• Mystery Road: Julie is a lot of texts on her phone and Jasmine (the neighbor of another missing girl) spends most of the conversation with Jay looking at her phone instead of him.
  • Flash Thompson is this in Spider-Man: Far From Home, as he's constantly on his phone live-streaming his European vacation to his followers, whom he calls "the Flash-mob".
  • A rare male example: Oliver "O-Man" Chamberlain in The World's End. As an adult, he hasn't outgrown this behavior.
  • Darby and the Dead: Piper is almost always seen on her phone when she's not practicing or otherwise engaged.

  • Salama from Amagi Brilliant Park can't stop using Twitter on her phone and even talks in hashtags. While it's not clear if she really is a teenager, as she's a fairy, her youthful appearance does help get this trope across.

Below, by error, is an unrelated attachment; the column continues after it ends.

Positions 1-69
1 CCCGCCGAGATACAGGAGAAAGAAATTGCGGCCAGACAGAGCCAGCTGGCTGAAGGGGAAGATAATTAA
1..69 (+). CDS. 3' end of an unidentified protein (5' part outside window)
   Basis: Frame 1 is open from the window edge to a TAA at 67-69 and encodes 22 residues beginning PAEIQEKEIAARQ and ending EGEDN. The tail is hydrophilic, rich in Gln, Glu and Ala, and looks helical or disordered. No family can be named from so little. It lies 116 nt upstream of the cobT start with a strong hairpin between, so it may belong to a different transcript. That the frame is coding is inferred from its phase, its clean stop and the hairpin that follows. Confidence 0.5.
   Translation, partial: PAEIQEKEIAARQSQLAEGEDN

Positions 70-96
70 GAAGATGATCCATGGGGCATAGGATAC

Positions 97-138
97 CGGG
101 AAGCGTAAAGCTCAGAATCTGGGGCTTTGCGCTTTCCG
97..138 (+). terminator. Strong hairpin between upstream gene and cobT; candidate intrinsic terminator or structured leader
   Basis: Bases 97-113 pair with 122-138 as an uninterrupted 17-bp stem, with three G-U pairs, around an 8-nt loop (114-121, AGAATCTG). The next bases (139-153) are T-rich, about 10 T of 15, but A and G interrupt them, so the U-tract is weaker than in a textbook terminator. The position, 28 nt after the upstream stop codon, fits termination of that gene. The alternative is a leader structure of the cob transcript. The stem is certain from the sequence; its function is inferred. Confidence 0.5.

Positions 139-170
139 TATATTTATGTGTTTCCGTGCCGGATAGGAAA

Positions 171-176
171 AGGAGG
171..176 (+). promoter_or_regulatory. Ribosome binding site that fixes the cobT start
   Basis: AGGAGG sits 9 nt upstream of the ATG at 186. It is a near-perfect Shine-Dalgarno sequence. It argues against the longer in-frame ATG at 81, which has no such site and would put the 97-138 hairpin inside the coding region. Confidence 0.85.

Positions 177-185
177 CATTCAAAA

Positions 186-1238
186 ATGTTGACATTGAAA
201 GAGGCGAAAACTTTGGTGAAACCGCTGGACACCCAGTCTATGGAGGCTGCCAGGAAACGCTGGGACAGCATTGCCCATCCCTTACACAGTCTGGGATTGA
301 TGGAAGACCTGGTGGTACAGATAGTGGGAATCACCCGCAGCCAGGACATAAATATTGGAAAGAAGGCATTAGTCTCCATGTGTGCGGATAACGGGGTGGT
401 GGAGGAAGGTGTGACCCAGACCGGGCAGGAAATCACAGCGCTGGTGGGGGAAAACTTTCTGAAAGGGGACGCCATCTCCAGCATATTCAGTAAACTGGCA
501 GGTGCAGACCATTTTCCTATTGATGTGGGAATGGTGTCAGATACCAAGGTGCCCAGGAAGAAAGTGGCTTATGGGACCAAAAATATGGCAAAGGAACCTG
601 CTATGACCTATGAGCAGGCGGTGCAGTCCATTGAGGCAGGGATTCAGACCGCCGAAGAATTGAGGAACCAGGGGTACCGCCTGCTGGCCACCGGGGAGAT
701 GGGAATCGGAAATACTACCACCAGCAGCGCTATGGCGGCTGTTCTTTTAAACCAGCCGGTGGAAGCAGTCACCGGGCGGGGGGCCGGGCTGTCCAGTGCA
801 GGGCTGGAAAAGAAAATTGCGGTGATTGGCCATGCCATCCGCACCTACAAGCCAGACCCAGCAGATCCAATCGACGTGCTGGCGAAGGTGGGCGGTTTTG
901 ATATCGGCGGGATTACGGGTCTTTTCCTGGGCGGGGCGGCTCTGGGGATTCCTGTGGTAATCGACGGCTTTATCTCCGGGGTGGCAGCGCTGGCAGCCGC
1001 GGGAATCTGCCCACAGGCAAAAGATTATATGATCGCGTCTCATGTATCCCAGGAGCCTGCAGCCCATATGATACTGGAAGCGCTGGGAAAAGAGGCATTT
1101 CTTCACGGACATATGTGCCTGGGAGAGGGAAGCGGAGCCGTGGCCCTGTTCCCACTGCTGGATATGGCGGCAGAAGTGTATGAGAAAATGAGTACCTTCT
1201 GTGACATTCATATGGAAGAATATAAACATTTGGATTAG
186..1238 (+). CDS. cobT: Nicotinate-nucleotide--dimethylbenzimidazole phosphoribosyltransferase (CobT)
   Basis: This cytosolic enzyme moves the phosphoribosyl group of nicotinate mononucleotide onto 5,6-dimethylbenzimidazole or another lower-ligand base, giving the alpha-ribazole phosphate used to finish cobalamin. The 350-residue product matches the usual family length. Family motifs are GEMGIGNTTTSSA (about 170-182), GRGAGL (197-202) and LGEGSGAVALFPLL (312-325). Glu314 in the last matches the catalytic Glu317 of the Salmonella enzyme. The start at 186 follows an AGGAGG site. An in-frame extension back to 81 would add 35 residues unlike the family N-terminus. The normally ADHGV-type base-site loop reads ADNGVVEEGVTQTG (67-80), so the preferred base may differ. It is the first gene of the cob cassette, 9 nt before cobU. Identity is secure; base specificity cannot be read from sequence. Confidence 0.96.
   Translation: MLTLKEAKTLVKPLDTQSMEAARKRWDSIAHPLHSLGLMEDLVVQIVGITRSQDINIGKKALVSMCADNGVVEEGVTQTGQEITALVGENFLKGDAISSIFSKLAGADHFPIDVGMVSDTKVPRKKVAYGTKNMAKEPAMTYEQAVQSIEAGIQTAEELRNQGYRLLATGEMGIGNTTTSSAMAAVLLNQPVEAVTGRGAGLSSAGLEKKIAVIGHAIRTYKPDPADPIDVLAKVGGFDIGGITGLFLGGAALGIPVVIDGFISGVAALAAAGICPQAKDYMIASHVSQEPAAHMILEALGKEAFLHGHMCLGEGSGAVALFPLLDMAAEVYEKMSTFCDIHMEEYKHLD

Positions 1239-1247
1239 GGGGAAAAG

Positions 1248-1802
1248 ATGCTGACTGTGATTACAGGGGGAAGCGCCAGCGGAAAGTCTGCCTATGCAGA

• In The Beaches, Levi is disappointed to see that all the kids his age in town have smartphones. Luckily he does find some friends his own age, but at first he's put off by seeing kids in the park all sitting in a circle texting on their phones.
  • Newspaper columnist D. L. Stewart recounts, via his book Fathers Are People Too, how his teenage daughter was this. It got even worse after he got her a phone of her own when she was fifteen. According to the book, her phone started ringing twenty seconds after it was installed, she ran up to answer it and wasn't seen again for three months.
  • Played darkly with Kim from ghostgirl. She was a cellphone-obsessed teenage girl who died of radiation from her cellphone. This has earned her the "dead name" of "Call Me Kim".
  • A lot of the characters in Simple Complications are regularly using their phones, but Kira's younger sister Aiko really fits this trope as she didn't even bother to look away from it when talking with Kira.

    Live-Action TV 
  • In 4400, LaDonna seems way more concerned about DHS taking away her cellphone than about the fact that she has ended up six years into her future and is being detained by the government.